Mostly, the river twisted and turned
As it sought the best way to go.
The scenery changed as it rolled along,
Never content to remain in one place.
At the end of its journey
The river flowed into the sea and became a memory.

The princess

Cinderella is waiting for a train,
She’s given up on finding love again,
Tired of pina coladas in the rain,
And men who say they’ve never felt her pain,
She says she’s going to start her life again.
Whatever happened to the princess?
Can’t find a prince to rescue you,
Whatever happened to the princess?
Will she ever say ‘I do’?
Rapunzel’s sitting in her tower alone,
Hoping someone calls her on the phone,
She knows she’ll never get a lover’s stone,
It’s been so long since she even brought one home,
The years go by and still she’s on her own.

Whatever happened to the princess?
Can’t find a prince to rescue you,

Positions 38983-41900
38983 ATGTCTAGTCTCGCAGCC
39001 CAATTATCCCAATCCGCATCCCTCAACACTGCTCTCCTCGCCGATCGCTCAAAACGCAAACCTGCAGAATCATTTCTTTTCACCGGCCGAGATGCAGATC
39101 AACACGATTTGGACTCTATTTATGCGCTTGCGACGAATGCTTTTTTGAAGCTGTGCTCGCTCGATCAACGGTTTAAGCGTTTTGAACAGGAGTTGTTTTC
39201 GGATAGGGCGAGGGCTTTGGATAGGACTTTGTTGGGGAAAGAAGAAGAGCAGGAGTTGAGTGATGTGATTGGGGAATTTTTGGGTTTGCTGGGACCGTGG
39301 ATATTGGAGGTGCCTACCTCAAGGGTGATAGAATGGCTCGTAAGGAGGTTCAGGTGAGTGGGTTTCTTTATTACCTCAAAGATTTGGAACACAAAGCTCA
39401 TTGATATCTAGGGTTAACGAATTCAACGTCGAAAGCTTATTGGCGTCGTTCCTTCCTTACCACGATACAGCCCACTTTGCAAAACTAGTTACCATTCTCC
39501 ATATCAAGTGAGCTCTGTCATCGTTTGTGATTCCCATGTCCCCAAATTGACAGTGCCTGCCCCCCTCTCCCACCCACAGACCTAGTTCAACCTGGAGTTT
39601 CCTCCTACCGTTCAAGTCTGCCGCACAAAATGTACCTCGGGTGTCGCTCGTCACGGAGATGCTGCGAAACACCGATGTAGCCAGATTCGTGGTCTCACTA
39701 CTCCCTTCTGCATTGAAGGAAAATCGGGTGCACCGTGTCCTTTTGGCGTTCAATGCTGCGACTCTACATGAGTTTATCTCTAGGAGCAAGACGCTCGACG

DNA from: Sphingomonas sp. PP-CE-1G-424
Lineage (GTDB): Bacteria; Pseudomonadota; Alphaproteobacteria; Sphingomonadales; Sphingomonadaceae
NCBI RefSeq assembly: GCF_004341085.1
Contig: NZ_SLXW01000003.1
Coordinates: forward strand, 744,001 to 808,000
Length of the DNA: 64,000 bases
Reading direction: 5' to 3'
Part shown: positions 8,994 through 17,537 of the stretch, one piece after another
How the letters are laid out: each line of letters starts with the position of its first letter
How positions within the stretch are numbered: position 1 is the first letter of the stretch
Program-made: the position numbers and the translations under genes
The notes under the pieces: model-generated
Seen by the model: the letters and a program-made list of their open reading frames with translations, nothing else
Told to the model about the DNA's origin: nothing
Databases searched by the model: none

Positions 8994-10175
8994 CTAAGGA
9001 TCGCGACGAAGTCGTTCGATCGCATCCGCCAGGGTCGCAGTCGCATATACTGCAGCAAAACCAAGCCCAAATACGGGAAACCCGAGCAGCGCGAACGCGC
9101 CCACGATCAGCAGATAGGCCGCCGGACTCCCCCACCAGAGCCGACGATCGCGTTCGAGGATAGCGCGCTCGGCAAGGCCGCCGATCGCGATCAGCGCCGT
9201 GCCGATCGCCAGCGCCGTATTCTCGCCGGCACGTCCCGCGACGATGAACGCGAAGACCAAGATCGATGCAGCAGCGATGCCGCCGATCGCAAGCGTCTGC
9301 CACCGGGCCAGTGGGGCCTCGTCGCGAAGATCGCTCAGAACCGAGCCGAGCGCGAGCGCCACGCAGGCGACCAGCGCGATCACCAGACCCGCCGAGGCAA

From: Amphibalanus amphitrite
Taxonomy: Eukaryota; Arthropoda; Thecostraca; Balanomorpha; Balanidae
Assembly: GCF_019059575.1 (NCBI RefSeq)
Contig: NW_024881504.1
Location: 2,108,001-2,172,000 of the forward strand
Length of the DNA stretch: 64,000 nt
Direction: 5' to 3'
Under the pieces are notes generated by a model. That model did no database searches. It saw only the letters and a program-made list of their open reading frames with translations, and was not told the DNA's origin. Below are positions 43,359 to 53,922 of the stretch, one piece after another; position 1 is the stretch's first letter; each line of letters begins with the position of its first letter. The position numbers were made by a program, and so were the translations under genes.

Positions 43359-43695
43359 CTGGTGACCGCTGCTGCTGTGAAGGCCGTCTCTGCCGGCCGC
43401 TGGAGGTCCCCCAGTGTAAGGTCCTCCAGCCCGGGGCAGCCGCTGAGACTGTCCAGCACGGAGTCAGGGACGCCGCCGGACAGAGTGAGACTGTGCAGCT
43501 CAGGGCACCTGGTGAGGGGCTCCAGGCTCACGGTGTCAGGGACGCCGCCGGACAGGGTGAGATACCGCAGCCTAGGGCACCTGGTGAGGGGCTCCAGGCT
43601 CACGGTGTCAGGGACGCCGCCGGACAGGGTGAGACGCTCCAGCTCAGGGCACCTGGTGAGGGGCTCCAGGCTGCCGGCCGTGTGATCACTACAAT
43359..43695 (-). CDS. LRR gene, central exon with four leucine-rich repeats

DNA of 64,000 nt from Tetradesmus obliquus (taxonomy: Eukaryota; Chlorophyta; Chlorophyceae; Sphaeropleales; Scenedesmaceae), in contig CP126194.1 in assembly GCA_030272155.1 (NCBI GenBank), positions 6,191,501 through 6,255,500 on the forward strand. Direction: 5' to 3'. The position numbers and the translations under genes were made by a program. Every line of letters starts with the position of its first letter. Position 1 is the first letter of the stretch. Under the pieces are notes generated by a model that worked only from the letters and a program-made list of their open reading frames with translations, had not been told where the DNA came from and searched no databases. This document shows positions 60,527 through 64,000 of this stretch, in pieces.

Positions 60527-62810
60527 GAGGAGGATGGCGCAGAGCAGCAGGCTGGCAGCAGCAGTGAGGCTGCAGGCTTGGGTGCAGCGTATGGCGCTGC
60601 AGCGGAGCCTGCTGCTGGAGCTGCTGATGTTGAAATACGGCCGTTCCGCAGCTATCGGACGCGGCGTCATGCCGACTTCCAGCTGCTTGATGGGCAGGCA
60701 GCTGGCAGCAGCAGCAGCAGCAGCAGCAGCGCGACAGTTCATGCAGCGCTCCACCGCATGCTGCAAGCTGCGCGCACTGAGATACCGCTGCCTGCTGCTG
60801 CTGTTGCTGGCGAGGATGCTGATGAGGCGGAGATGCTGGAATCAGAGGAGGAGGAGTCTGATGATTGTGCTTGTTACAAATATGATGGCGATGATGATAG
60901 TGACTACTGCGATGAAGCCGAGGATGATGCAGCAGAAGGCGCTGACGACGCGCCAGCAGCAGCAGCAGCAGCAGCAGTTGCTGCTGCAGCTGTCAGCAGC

Whatever happened to the princess?
Will she ever say ‘I do’?

When Ariel swam under the sea,
She always dreamt of who she’d turn out to be,
Living a life where dreams come true for free,
But dreams give way to cruel reality,
It seems like they were never meant to be.

Whatever happened to the princess?
Can’t find a prince to rescue you,
Whatever happened to the princess?
Will she ever say ‘I do’?

The next chapter

I have a hole in my soul.
It used to be filled by someone special,
But they no longer exist.
I sometimes wonder if they ever existed,
Or was it just my mind playing tricks on me?
Wishful thinking, or a clever deceit –
Living out the paradox
That if love last forever
Then how can it wither away and die?
Or the terrible reality
That maybe it wasn’t love after all.

I was once married, but now I’m not.
I have been unmarried now for three years,
(can’t bring myself to use that other, ugly word).